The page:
Interest in ocean power resurges
By Dennis Camire
Advertiser Washington Bureau
By Dennis Camire
WASHINGTON — With oil topping $70 a barrel and fuel costs soaring, engineers and scientists are again focusing on how to wring power from the world's largest reservoir of renewable energy — the oceans.
New projects seeking ways to use the ocean's thermal energy, tidal power and wave action are under way from Maine to Oregon to Hawai'i in the United States and are widespread in Europe.
The emphasis on ocean power is growing as fossil fuel becomes harder to find, its price climbs and environmental concern mounts over global warming, said Hans Krock, an engineer and president of OCEES International Inc. in Honolulu.
Ocean thermal power plants, which generate electricity from the temperature difference between the tropics' warm surface water and deep cold water, could be built on land in several hundred areas around the globe's equatorial zones and also could be constructed as floating plants.
Krock said the plants' electricity also could provide enough hydrogen from the ocean water to power cars and provide energy needed to replace fossil fuels in the future. The technologies already exist to move and store hydrogen, he said.
"The ocean thermal energy resource is the only one big enough to supply the world's energy in place of fossil fuel," said Krock, whose company is working on contracts for plants at the Natural Energy Laboratory of Hawaii Authority and on Diego Garcia in the Indian Ocean for the Navy.
Ron Baird, chief executive officer of the state laboratory, said he hopes the 1-megawatt plant to be built on the Big Island will interest hesitant investors in building commercial size plants.
"While the front-end cost of ocean thermal energy conversion is high, just like a hydroelectric dam or nuclear power plants ... the fuel cost to run this kind of power generating station is either free or very low," he said. "We need to get it going so we can free ourselves from the grip of fossil fuel."
Although ocean power is still in its infancy, wave and tidal energy technology are at the point where some U.S. commercial projects of limited size are under way.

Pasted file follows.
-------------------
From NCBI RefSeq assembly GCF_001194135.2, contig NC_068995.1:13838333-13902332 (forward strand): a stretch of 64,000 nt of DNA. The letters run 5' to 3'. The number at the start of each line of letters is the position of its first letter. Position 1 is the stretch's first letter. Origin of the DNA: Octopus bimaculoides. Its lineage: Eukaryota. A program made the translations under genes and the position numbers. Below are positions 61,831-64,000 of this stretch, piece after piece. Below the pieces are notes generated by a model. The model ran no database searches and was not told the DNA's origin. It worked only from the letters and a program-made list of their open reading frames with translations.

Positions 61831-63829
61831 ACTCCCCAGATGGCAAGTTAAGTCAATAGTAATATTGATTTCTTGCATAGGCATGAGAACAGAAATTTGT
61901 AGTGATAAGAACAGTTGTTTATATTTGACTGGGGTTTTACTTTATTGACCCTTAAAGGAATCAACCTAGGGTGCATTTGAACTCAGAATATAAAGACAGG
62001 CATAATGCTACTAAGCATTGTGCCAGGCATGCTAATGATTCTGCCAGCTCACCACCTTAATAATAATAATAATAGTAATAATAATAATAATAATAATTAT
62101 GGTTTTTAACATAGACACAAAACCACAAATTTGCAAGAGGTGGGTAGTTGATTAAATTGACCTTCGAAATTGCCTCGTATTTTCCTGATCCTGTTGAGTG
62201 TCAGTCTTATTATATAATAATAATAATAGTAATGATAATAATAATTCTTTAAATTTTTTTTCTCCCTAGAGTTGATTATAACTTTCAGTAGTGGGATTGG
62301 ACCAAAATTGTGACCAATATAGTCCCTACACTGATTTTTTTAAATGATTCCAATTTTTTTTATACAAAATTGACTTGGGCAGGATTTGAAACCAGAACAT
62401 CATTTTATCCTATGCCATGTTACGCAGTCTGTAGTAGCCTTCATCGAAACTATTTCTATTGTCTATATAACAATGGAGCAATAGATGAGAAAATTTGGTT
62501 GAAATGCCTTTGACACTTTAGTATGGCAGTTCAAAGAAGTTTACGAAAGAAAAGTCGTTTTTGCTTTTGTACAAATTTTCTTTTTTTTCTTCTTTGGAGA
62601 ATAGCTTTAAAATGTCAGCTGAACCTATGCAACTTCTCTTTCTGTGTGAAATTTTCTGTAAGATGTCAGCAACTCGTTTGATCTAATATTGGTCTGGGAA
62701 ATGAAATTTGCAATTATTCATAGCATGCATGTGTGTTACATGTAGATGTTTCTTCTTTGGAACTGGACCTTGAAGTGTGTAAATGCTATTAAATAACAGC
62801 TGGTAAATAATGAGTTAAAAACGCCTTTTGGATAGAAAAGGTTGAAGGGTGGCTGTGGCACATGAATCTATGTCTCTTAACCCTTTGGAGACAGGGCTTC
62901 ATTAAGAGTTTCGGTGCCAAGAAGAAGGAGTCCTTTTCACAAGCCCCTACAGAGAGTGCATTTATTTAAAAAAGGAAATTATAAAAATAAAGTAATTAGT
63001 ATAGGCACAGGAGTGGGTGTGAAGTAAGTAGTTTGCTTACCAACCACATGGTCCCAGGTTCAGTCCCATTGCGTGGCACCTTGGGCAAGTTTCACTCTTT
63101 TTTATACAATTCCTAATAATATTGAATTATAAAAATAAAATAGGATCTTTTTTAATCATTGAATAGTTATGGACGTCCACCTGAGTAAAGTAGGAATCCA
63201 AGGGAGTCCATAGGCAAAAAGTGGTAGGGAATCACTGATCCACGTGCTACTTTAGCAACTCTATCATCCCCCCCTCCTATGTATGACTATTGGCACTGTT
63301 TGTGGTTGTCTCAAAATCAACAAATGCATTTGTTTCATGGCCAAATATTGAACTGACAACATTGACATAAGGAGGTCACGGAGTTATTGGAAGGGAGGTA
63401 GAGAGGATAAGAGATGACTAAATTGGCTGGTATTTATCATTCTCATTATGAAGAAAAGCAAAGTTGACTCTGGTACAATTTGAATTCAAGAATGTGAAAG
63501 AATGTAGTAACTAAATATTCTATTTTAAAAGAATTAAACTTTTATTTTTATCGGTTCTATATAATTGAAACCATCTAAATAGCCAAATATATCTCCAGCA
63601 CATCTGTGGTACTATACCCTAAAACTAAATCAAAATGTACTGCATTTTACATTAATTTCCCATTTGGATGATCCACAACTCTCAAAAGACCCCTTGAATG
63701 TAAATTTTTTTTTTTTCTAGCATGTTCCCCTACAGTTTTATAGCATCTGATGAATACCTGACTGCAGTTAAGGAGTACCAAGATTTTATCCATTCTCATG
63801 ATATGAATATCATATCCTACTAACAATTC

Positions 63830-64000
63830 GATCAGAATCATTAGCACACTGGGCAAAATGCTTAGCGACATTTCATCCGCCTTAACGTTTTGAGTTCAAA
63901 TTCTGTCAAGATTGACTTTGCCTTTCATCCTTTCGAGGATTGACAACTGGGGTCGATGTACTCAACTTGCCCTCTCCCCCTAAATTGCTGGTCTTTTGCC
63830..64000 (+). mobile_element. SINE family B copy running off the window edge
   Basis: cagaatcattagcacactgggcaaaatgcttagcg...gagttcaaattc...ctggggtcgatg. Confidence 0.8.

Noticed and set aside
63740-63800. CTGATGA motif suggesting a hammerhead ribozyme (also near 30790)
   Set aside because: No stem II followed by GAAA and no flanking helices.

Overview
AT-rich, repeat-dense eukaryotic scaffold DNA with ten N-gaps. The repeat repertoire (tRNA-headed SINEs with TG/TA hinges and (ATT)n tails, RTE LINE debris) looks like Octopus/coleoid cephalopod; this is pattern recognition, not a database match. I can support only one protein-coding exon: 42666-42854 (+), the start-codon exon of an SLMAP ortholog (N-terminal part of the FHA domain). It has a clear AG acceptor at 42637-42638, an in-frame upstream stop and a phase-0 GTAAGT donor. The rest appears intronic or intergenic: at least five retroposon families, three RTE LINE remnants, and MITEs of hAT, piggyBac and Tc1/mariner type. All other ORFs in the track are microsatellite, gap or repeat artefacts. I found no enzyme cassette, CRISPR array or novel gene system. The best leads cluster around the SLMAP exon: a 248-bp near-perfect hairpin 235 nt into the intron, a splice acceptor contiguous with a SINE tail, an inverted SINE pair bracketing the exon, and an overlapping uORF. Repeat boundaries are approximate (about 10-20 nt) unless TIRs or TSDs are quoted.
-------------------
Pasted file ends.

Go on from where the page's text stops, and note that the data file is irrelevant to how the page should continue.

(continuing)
A tidal plant, for example, is planned for New York's East River and will use underwater turbines — like wind turbines but much smaller with slower turning blades — to generate up to 10 megawatts of electricity, enough to power about 12,000 households.
A recent Electric Power Research Institute study found sites in Maine, Alaska, California and Washington that had good potential for tidal power generation with production costs ranging from 4.2 cents per kilowatt hour to 10.8 cents. By comparison, the average retail cost of electricity to U.S. consumers in May was 8.64 cents per kilowatt hour.
Roger Bedard, ocean power leader of the institute sponsored by the electric utility industry, said ocean power has an advantage over other renewable energy forms, such as wind and solar, because water is denser. That means ocean power systems cost less to build than the others to capture the same amount of energy, although operations and maintenance probably will cost more, he said.
"But there is no silver bullet with energy," he said. "We need to utilize all the different sources we can find."
Wave energy also is drawing attention with Ocean Power Technologies planning to build a 50-megawatt wave park off the southern Oregon coast. The system uses buoys that drive a piston with the rise and fall of the waves to turn an electrical generator.
But development of ocean thermal energy technology has lagged since the Energy Department pulled the plug in the 1990s on an experimental 217-kilowatt demonstration plant at the Natural Energy Laboratory in Hawai'i.
Andy Trenka, an ocean power expert at the National Renewable Energy Laboratory in Golden, Colo., said the Energy Department stopped the research after a study showed it could get more impact for its limited money from developing other renewable energy forms such as solar and wind.
But private companies surged ahead and now Krock's company, OCEES, expects the Diego Garcia ocean thermal plant to generate up to 13 megawatts and produce 1.25 million gallons of fresh water a day, a byproduct of the process.
The plant will pipe in warm surface water to vaporize a working fluid, such as ammonia and water, which turns a turbine to drive an electrical generator. A second pipe, reaching 3,000 feet or more deep, draws in cold seawater to condense the steam to a liquid to repeat the cycle.
The Natural Energy Laboratory's plant will use a slightly different system that boils warm seawater in a low-pressure container to produce steam to drive a generator.
The ocean thermal process has no emissions and generates much more electricity than is needed to operate the plant. Environmental problems center on where the used seawater is discharged to avoid algae blooms.
Baird said that while no final decision has been made on what to do with the laboratory plant's electricity, it probably would be used to demonstrate how to make hydrogen at an economical rate.
"We're at the stage of showing the economists and the financiers that this is a good investment," Baird said.
Reach Dennis Camire at firstname.lastname@example.org.